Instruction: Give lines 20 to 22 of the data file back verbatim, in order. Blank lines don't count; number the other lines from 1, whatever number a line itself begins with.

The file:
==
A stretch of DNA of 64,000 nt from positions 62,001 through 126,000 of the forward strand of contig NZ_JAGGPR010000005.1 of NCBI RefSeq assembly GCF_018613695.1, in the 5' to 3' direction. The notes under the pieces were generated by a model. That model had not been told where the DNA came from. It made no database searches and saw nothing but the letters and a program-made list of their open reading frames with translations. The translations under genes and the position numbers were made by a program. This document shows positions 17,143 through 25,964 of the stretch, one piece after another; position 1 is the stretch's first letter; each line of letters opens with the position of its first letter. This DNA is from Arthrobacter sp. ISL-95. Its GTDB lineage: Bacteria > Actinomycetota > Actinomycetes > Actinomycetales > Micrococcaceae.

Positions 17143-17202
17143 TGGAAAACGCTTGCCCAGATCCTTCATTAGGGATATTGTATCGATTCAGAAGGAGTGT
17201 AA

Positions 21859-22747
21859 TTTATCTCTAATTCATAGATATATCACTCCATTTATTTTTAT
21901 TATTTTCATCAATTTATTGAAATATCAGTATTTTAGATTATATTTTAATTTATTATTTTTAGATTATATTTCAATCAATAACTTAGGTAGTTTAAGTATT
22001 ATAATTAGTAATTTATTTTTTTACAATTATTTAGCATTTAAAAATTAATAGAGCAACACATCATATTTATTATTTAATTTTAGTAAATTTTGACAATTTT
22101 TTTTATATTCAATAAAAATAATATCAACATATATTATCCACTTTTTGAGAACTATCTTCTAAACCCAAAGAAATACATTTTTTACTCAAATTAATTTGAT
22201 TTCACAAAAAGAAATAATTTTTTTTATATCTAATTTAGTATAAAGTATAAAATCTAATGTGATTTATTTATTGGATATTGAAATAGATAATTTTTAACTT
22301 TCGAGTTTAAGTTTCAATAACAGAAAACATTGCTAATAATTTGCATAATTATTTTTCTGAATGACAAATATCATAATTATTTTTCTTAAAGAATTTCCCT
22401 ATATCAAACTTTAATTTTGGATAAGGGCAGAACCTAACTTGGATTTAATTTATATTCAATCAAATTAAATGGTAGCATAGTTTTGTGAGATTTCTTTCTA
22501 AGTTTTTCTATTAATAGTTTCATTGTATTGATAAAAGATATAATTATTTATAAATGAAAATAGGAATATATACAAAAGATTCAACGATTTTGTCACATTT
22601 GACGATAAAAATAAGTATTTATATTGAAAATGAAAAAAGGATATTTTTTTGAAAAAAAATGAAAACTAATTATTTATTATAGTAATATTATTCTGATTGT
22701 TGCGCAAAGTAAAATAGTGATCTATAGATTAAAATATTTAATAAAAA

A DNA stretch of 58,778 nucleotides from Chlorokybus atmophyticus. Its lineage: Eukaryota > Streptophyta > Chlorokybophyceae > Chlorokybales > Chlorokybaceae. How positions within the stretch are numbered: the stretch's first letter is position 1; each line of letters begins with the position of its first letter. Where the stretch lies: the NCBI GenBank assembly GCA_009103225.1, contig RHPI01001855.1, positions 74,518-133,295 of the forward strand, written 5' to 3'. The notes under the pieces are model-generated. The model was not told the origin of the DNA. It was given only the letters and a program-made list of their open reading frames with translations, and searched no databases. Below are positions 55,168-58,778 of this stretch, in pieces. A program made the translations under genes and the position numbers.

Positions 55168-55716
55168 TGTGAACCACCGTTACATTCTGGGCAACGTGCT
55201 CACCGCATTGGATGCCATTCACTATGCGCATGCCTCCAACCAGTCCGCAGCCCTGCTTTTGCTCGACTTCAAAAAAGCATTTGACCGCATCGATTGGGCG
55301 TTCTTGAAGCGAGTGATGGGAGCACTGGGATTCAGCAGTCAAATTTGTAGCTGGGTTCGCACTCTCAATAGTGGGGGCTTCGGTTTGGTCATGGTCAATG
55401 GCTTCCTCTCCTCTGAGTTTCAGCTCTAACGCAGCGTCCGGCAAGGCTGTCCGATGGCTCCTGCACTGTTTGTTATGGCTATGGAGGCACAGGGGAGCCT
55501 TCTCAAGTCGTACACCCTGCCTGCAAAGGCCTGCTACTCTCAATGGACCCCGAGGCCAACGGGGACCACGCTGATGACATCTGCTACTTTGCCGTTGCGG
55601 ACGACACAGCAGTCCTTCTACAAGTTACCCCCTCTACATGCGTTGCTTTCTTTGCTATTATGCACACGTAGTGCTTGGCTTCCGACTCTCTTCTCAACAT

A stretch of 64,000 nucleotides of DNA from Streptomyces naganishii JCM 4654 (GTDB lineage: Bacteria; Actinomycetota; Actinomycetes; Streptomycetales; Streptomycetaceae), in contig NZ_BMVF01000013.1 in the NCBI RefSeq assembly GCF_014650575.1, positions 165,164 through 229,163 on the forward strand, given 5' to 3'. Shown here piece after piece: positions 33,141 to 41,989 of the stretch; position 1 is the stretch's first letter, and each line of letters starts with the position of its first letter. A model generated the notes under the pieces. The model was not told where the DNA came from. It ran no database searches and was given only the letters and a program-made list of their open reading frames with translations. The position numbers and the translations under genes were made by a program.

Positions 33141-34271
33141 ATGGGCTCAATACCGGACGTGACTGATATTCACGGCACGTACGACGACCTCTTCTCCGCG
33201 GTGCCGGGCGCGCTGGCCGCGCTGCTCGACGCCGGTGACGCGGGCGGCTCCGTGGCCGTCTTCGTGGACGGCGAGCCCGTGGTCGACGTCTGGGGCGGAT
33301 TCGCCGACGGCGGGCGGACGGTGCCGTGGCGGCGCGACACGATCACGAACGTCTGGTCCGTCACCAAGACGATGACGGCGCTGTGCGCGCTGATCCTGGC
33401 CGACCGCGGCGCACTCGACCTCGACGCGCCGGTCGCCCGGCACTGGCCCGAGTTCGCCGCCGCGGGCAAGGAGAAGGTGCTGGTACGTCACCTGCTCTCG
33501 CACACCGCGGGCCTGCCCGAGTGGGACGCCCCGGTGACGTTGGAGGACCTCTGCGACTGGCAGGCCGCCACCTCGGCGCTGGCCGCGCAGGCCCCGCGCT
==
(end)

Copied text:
55301 TTCTTGAAGCGAGTGATGGGAGCACTGGGATTCAGCAGTCAAATTTGTAGCTGGGTTCGCACTCTCAATAGTGGGGGCTTCGGTTTGGTCATGGTCAATG
55401 GCTTCCTCTCCTCTGAGTTTCAGCTCTAACGCAGCGTCCGGCAAGGCTGTCCGATGGCTCCTGCACTGTTTGTTATGGCTATGGAGGCACAGGGGAGCCT
55501 TCTCAAGTCGTACACCCTGCCTGCAAAGGCCTGCTACTCTCAATGGACCCCGAGGCCAACGGGGACCACGCTGATGACATCTGCTACTTTGCCGTTGCGG